Undergraduate Course: The Anthropology of Monsters: Demons, witches, cyborgs and other fabulous creatures (SCAN10072)
|School||School of Social and Political Science
||College||College of Arts, Humanities and Social Sciences
|Credit level (Normal year taken)||SCQF Level 10 (Year 3 Undergraduate)
||Availability||Available to all students
|Summary||This course is about monsters. It is about the way in which monstrous bodies mix and match realms that should be kept separate - nature/culture, human/animal, male/female, familiar/unfamiliar, material/immaterial and, above all, self/other. From African witches and the ghost of Burnt Woman in Australia to Freddy Krueger or "pharma" animals and cyborgs, it brings together Western and non-Western monsters in order to explore some of the ways in which they have been portrayed and experienced in different ethnographic contexts as well as through time.
Do monsters exist and how can we define them? What role do monsters and monster narratives play in culture? Does the logic of monstrosity remain constant across time or does each era embrace the monsters it needs? Do African witches or the ghost of Burnt Woman in Eastern Australia share anything with Freddy Krueger, cyborgs or the chimeric 'pharm' animals of the new biotechnologies? How useful is it to bring together cinematic monsters like Freddy Krueger with African witches or, indeed, African witches with cyborgs? Focusing on a number of monstrous beings (demons, witches, vampires, spirits, cyborgs, chimeras, etc.), this course attempts to answer these questions by exploring some of the ways in which monsters have been portrayed and experienced in different ethnographic contexts as well as different times.
This exploration is organized around two main themes. We will start with the idea that monsters are arbiters of order and disorder - they allow us, that is, to express ideas about what is normal and channel fears about what is not. As 'the abnormal' that monsters represent appears to be conditioned by the mixture of different realms that need to be kept separate, the first part of the course will concentrate on different kinds of Monstrous Bodies in relation to particular examples of such a mixture (e.g., human/animal, self/other, male/female, familiar/unfamiliar, material/immaterial). In the second part of the course, Monstrous Technologies, we shall concentrate on the idea that monstrosity does not simply represent fear of abnormal selves or abnormal bodies but also challenges, permeates and constructs normal selves and normal bodies. In this sense, rather than a simple representational category, it may be seen as a way of being or becoming.
Weekly topics may include:
- From the uncanny to the abject: un/familiar monsters
- From Gods to heroes and angels: im/mortal monsters
- From the impossible to the forbidden: im/moral monsters
- Excess and lack
- Defilement and disgust
- Ruination and transgression
Entry Requirements (not applicable to Visiting Students)
||Other requirements|| None
Information for Visiting Students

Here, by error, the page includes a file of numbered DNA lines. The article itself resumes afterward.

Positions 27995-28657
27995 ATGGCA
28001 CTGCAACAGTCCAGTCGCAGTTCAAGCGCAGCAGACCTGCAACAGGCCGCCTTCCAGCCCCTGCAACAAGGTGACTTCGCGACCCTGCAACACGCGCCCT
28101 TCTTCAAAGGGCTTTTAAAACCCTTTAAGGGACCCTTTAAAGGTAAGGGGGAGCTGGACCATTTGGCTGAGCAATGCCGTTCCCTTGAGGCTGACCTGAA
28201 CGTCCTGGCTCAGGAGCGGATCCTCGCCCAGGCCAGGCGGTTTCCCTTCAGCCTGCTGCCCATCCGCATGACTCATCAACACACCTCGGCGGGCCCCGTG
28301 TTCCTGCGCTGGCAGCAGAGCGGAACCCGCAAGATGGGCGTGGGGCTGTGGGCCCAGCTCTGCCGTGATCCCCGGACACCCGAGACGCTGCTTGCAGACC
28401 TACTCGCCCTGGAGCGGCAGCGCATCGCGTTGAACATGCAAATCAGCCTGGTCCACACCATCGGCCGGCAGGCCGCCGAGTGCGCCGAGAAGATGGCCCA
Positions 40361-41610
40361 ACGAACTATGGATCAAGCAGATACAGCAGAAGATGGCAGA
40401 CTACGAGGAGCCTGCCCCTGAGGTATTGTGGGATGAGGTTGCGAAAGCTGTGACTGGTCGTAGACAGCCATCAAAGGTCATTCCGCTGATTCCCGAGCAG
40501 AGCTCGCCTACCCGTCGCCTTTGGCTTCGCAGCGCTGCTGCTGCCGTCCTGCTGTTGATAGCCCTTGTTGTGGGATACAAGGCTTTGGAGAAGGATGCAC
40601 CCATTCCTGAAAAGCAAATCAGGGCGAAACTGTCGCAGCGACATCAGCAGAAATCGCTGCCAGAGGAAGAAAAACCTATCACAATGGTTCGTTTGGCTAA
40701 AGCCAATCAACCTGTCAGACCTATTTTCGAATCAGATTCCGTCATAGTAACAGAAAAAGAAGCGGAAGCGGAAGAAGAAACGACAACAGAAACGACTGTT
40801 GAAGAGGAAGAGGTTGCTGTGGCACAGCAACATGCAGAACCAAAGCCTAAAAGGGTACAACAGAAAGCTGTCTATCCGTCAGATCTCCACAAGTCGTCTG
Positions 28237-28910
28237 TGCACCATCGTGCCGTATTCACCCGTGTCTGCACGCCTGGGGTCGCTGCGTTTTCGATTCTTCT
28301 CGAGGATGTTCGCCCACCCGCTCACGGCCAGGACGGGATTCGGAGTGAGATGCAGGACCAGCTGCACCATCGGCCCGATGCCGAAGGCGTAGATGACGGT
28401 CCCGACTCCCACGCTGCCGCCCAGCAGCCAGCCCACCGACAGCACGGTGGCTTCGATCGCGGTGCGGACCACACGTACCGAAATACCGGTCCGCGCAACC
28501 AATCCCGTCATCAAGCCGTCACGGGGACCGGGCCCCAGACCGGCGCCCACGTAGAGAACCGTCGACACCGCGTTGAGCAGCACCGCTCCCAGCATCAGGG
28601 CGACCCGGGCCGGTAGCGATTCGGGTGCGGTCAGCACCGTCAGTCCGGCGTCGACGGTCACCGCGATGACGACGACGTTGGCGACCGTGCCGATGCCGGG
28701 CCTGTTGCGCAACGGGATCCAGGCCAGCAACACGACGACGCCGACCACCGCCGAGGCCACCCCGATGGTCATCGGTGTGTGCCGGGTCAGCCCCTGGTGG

|Pre-requisites||Visiting students should have at least 3 Anthropology courses at grade B or above (or be predicted to obtain this). We will only consider University/College level courses.
|High Demand Course?
Course Delivery Information
|Not being delivered|
On completion of this course, the student will be able to:
- Approach the notion of the 'monstrous' from a critical perspective.
- Exhibit a well-informed and critical understanding of cultural and political forces that contribute to the 'monsterization' of the Other.
- Review and assess the anthropological significance of various monsters.
- Gain a substantive knowledge of the role monsters play within culture.
- Develop independent research and oral presentation skills as well as demonstrate the ability to discuss anthropological theory in relation to contemporary social issues.
|Forth, G. 2008. Images of the Wildman in Southeast Asia: An |
Anthropological Perspective. Milton Park: Routlledge.
Foucault, M. 2003. Abnormal: Lectures at the College de
France, 1974-1975, eds V. Marchetti, A. Salomoni, and A.
Davidson. New York: Picador.
Kearney, R. 2003. Strangers, Gods and Monsters. London &
New York: Routledge.
Levina, M. and Diem-My T. Bui, eds. 2013. Monster Culture in
the 21st Century: A Reader. London & New York:
Musharbash, Y and G. H. Presterudstuen, eds. 2014. Monster
Anthropology in Australasia and Beyond. New York:
|Graduate Attributes and Skills
|| - be able to use collaboration and debate effectively to test, modify and strengthen their own views
- make effective use of oral, written and visual means to critique, negotiate, create and communicate understanding
- use communication as a tool for collaborating and relating to others
- seek and value "open" feedback to inform genuine self-awareness
- be both adaptive and proactively responsive to changing social contexts
- have the confidence to make decisions based on their understandings and their personal and intellectual autonomy
- transfer their knowledge, learning, skills and abilities from one context to another
- understand and act on their social, cultural, and global responsibilities, and help others to do the same
|Course organiser||Dr Dimitri Tsintjilonis
Tel: (0131 6)50 3934
|Course secretary||Miss Lauren Ayre
Tel: (0131 6)50 4001